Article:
SAP has admitted its TomorrowNow unit carried out "inappropriate downloads" of documents from its rival Oracle, but said SAP had not accessed the material.
SAP says it "regrets" the downloading incidents
Oracle is suing SAP, accusing it of hacking into its computer network and stealing vital product information.
In a written legal response to Oracle's claims of intellectual property theft, SAP said the downloaded material had stayed in TomorrowNow's systems.
SAP said changes had now been made to TomorrowNow's management.
"Even a single inappropriate download is unacceptable from my perspective. We regret very much that this occurred," SAP's chief executive Henning Kagerman said in a statement.
Oracle has claimed the German firm is guilty of "corporate theft on a grand scale" by gaining illegal access to one of its customer support websites.
Oracle and SAP compete in the business software sector, selling programs that help firms to run more efficiently.
Oracle's lawsuit claims that SAP resorted to illegal activity to maintain its leadership in the market for business applications software.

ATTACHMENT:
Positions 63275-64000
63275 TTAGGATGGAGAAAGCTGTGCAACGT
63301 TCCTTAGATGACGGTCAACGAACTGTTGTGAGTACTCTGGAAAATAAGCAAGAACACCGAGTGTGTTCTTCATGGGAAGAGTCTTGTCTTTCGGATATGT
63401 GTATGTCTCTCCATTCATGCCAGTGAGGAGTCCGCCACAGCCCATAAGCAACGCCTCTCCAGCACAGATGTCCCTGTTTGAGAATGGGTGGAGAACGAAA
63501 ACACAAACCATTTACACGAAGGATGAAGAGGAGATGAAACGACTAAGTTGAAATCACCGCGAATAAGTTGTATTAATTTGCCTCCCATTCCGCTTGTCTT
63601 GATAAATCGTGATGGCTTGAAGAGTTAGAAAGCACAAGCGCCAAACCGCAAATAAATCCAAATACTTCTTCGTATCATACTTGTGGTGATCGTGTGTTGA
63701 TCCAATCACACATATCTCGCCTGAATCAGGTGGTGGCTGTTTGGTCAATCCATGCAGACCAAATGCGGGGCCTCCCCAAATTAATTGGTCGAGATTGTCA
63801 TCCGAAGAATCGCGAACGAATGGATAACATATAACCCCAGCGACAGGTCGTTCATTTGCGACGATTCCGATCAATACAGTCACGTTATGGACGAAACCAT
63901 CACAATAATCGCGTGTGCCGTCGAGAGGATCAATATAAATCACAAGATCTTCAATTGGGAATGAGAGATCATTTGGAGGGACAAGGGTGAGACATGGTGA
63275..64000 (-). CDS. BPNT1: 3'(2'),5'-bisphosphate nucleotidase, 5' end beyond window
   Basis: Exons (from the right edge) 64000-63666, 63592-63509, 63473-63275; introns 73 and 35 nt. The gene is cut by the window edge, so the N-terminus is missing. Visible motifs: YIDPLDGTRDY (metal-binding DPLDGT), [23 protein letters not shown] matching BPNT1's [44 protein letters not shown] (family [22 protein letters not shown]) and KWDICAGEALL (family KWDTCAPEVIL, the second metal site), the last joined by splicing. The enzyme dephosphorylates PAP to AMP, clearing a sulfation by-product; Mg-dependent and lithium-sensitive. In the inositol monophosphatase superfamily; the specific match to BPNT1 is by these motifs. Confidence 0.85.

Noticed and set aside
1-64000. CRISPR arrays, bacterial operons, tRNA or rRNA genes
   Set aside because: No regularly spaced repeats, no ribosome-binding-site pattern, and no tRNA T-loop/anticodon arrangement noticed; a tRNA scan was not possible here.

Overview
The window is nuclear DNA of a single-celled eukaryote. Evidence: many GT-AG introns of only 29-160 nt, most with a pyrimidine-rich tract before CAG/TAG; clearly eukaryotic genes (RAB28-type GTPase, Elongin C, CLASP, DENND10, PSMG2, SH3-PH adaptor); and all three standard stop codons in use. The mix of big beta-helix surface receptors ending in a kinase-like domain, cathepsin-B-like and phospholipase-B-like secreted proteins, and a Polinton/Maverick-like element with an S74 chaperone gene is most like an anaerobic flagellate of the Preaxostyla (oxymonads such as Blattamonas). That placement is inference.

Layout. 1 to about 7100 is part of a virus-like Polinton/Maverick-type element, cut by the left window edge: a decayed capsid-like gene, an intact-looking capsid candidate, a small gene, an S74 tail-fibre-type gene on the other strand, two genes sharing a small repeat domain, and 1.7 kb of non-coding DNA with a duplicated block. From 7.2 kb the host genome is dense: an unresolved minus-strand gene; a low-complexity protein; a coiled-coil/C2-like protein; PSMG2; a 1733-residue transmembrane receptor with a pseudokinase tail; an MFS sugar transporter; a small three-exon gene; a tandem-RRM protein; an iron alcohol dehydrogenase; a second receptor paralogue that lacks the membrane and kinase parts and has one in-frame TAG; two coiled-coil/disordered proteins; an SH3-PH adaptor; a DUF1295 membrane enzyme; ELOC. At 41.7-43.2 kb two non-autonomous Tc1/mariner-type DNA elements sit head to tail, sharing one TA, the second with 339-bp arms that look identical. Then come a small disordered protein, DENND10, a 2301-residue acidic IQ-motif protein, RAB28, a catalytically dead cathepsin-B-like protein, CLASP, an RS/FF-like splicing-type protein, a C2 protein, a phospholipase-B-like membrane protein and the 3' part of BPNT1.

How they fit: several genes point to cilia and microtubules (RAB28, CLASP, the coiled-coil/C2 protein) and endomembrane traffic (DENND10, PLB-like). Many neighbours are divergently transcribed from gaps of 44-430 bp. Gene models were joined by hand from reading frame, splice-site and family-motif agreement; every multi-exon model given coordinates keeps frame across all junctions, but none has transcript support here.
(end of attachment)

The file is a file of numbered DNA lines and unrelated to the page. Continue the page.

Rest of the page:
It alleges that staff at TomorrowNow, a firm bought by SAP in 2005, accessed Oracle's computer network last year and illegally downloaded a wide range of copyrighted software and other material.
The software was part of the Peoplesoft business that was bought by Oracle in 2005.
The Peoplesoft deal was one of a $20bn series of takeovers that Oracle has pulled off in the past three years, exerting greater pressure on market leader SAP.
Through its actions, TomorrowNow had assembled a "storehouse of stolen Oracle intellectual property", Oracle says.
"This theft appears to be an essential, and illegal, part of SAP's competitive strategy against Oracle," the complaint - lodged with a federal court in San Francisco - alleges.